The French house is marking the timepiece’s 20th anniversary with an ephemeral exhibition at South Coast Plaza
Words by ELIZABETH VARNELL
Louis Vuitton’s Tambour watch, designed to look as if it was carved from a solid metal block, is celebrating two decades with an immersive capsule exhibition held in the South Coast Plaza’s Jewel Court through Thursday, November 10. The presentation, a retrospective of the bold ticker, chronicles the timepiece’s various iterations from the first version launched in 2002 to the latest limited-edition Tambour Twenty model which debuted this past September. Its name, meaning drum in French, refers to its unique case shape, and on display are models showing the ways in which its understated look steadily evolves yet retains core elements from year to year. The current Tambour includes letters spelling the French trunk-maker’s name as the chronograph’s 12 dial indexes and the case’s solid shape still evokes the sturdy dependability of the house’s first forays into luggage and travel accessories. Long yellow hand glides nod to the thread traditionally used to create leatherwork cases.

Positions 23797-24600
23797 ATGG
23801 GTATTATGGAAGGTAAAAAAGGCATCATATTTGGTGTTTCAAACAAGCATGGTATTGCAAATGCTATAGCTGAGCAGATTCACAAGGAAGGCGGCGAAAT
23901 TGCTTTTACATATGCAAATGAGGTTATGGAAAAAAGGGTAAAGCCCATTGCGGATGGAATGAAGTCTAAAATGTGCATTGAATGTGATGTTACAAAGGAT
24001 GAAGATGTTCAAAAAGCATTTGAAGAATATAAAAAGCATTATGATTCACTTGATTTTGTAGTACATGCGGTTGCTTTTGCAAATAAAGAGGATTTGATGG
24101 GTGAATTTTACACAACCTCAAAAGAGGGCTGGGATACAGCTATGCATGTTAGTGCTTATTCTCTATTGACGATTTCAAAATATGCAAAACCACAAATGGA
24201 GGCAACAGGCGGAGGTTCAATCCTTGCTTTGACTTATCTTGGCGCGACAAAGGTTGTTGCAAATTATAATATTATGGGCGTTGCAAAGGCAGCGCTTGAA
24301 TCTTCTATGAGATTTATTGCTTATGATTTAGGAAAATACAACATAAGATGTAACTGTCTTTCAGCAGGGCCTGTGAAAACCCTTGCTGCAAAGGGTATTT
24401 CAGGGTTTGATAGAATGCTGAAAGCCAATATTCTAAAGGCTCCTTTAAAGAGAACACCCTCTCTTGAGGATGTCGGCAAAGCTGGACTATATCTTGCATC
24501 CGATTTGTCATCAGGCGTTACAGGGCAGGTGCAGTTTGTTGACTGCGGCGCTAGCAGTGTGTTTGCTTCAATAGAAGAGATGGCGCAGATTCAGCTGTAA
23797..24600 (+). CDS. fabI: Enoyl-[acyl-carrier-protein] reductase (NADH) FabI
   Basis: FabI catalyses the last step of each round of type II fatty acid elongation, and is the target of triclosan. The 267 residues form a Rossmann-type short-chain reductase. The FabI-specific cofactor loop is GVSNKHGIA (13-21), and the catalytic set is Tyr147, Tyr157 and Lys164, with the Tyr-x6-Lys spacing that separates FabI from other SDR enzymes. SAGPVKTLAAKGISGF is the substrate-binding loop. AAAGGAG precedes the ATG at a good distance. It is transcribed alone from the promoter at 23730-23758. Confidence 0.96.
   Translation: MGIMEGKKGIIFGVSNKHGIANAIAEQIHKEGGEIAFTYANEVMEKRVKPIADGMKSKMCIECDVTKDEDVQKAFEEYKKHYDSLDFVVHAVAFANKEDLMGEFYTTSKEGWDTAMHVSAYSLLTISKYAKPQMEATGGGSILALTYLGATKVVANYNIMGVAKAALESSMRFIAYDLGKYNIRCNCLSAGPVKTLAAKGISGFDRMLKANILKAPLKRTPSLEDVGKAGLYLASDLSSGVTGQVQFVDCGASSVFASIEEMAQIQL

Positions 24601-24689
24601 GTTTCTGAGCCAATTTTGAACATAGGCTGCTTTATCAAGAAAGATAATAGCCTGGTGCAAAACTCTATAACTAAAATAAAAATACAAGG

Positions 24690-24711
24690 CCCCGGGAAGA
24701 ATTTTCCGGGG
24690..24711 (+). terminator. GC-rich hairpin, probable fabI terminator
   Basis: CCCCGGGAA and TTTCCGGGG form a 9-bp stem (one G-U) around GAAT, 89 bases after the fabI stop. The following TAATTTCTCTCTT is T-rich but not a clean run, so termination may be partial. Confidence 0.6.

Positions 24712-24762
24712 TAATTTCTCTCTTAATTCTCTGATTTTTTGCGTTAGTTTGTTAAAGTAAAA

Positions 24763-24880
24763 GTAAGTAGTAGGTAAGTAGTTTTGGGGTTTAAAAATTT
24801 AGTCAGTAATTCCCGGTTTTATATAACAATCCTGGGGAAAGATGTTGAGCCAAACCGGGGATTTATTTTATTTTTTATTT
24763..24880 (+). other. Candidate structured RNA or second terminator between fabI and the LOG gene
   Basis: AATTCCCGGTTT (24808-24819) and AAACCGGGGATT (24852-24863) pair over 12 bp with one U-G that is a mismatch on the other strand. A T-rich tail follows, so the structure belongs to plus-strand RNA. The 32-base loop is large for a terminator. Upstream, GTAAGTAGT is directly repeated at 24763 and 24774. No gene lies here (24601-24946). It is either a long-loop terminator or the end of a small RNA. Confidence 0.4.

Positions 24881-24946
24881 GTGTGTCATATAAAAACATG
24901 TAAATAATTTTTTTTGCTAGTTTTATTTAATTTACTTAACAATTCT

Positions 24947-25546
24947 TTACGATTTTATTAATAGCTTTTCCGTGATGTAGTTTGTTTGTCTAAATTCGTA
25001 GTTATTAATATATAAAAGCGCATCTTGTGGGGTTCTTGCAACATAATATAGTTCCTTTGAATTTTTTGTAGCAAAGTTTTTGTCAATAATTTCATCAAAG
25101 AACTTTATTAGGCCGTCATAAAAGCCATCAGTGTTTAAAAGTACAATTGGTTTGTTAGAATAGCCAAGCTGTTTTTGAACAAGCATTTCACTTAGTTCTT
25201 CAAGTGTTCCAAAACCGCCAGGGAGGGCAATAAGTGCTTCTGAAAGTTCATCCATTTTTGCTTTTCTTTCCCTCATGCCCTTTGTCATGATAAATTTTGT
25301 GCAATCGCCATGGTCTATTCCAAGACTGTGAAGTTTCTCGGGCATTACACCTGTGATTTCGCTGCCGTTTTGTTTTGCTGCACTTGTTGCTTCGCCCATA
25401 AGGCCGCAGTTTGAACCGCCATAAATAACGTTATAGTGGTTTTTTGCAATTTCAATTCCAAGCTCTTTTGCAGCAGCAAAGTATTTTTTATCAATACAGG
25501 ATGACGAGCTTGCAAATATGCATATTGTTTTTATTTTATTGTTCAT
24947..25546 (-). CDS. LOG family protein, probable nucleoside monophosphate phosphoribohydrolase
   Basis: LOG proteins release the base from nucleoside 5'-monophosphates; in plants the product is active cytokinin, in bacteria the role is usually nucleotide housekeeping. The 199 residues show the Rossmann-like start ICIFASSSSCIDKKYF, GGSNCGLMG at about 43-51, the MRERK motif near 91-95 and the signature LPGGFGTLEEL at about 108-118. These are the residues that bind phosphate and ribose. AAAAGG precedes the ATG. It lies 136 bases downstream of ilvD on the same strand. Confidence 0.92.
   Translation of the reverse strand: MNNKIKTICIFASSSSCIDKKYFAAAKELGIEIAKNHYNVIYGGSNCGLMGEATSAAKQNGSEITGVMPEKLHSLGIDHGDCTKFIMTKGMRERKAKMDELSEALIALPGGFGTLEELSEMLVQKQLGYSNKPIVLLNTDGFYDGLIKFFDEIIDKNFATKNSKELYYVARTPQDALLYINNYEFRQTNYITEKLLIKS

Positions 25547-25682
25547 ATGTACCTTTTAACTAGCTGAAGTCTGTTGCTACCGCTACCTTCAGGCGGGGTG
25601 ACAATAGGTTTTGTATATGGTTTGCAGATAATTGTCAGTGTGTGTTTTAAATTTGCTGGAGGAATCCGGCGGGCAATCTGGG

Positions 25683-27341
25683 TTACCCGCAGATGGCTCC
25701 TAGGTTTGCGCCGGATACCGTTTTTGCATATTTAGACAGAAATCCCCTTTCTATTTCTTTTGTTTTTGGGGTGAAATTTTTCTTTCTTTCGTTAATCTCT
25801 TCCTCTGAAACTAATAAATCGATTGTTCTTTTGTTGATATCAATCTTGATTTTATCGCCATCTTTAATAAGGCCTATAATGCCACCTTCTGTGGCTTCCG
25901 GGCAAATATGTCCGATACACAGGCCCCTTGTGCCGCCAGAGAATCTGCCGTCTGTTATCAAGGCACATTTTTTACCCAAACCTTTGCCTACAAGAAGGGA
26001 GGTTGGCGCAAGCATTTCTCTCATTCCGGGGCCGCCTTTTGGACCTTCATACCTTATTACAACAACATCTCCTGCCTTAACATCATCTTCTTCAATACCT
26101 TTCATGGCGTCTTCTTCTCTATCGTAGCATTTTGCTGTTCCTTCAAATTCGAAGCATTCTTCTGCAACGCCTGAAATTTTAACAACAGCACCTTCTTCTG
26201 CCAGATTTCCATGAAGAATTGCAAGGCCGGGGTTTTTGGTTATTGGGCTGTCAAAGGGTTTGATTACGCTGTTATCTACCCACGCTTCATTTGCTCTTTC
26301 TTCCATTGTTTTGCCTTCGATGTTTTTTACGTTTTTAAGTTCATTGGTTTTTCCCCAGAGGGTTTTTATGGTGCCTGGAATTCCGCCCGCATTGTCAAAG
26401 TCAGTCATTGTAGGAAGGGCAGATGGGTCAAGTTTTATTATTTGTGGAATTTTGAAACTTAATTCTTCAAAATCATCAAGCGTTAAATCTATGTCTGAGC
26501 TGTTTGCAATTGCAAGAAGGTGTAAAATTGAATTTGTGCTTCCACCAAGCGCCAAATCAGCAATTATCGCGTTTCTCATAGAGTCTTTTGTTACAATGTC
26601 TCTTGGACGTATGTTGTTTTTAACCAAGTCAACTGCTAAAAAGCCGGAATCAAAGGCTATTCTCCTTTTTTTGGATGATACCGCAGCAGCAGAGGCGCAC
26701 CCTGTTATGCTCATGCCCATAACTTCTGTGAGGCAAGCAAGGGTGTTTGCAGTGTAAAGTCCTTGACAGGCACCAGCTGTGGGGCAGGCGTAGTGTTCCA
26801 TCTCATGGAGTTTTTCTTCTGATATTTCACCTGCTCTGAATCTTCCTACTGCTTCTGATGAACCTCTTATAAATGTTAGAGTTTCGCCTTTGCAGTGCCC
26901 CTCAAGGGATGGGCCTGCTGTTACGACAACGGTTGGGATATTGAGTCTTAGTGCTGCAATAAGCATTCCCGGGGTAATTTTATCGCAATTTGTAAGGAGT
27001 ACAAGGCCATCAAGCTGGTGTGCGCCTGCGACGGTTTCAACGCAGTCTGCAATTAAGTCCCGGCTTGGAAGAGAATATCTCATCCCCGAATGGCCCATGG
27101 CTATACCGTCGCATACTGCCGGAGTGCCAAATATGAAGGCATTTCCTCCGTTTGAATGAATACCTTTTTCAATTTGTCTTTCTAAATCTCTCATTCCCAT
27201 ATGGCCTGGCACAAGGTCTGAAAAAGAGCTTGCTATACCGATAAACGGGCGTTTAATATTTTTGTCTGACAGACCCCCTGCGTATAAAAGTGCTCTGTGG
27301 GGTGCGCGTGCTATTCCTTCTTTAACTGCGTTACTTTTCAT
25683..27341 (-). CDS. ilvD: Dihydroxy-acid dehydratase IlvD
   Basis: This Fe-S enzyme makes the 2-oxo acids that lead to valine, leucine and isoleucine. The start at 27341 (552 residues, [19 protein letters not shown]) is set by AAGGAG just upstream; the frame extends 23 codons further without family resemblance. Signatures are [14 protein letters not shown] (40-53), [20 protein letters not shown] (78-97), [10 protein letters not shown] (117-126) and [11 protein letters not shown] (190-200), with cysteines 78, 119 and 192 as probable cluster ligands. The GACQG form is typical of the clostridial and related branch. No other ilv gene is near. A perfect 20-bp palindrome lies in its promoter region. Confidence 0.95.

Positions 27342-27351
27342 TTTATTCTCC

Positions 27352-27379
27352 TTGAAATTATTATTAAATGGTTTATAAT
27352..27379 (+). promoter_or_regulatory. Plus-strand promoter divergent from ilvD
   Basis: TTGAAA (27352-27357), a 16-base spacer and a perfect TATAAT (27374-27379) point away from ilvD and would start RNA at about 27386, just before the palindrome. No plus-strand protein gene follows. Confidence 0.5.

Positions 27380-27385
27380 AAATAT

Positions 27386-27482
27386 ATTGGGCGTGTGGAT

The Tambour movement is based on the Zenith El Primero, the first automatic chronograph. Its many iterations over the years show both its versatility and continuously clean aesthetic. The first Regatta timer debuted in 2004, to be read at a glance by the crews competing in the Louis Vuitton Cup races, a series of sailing races to determine the America’s Cup challenger. The Tambour Diving also debuted that year, with 300-meter water resistance. The Spin Time model, launched in 2009, includes independently spinning cubes marking the hour rather than a central hand. The 2013 Tambour Slim has a larger bezel than its caseback and mother-of-pearl dials include diamond indexes. The Tambour Moon of 2017 includes a crescent-shaped profile with variations that include a Horizon smartwatch and the Mystérieuse Tourbillion-Volant with mechanics that appear to be suspended in mid-air. In all, the comprehensive exhibition is also a meditation on time’s eternal march. South Coast Plaza, 3333 Bristol St., Costa Mesa, 714-850-9273.
November 1, 2022
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